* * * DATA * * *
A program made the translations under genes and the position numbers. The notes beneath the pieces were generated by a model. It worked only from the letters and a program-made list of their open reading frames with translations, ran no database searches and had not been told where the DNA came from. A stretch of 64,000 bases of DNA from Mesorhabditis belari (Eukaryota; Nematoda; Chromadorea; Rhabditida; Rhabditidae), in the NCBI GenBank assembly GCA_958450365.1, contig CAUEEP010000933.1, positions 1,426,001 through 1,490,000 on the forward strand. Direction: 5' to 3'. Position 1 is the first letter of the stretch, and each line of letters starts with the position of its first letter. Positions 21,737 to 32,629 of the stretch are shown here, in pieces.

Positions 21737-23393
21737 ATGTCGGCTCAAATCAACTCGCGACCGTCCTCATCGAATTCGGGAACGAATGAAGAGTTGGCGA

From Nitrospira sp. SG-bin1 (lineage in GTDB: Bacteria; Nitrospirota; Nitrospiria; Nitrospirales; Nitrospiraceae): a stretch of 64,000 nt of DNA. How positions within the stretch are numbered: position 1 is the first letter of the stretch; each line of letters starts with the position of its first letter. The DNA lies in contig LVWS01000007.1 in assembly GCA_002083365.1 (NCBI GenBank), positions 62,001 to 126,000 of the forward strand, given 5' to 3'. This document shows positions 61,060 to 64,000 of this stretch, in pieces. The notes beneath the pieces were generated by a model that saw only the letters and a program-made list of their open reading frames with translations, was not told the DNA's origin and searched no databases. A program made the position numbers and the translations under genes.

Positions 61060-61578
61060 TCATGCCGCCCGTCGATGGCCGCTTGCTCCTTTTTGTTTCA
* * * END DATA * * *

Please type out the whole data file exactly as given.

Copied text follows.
A program made the translations under genes and the position numbers. The notes beneath the pieces were generated by a model. It worked only from the letters and a program-made list of their open reading frames with translations, ran no database searches and had not been told where the DNA came from. A stretch of 64,000 bases of DNA from Mesorhabditis belari (Eukaryota; Nematoda; Chromadorea; Rhabditida; Rhabditidae), in the NCBI GenBank assembly GCA_958450365.1, contig CAUEEP010000933.1, positions 1,426,001 through 1,490,000 on the forward strand. Direction: 5' to 3'. Position 1 is the first letter of the stretch, and each line of letters starts with the position of its first letter. Positions 21,737 to 32,629 of the stretch are shown here, in pieces.

Positions 21737-23393
21737 ATGTCGGCTCAAATCAACTCGCGACCGTCCTCATCGAATTCGGGAACGAATGAAGAGTTGGCGA

From Nitrospira sp. SG-bin1 (lineage in GTDB: Bacteria; Nitrospirota; Nitrospiria; Nitrospirales; Nitrospiraceae): a stretch of 64,000 nt of DNA. How positions within the stretch are numbered: position 1 is the first letter of the stretch; each line of letters starts with the position of its first letter. The DNA lies in contig LVWS01000007.1 in assembly GCA_002083365.1 (NCBI GenBank), positions 62,001 to 126,000 of the forward strand, given 5' to 3'. This document shows positions 61,060 to 64,000 of this stretch, in pieces. The notes beneath the pieces were generated by a model that saw only the letters and a program-made list of their open reading frames with translations, was not told the DNA's origin and searched no databases. A program made the position numbers and the translations under genes.

Positions 61060-61578
61060 TCATGCCGCCCGTCGATGGCCGCTTGCTCCTTTTTGTTTCA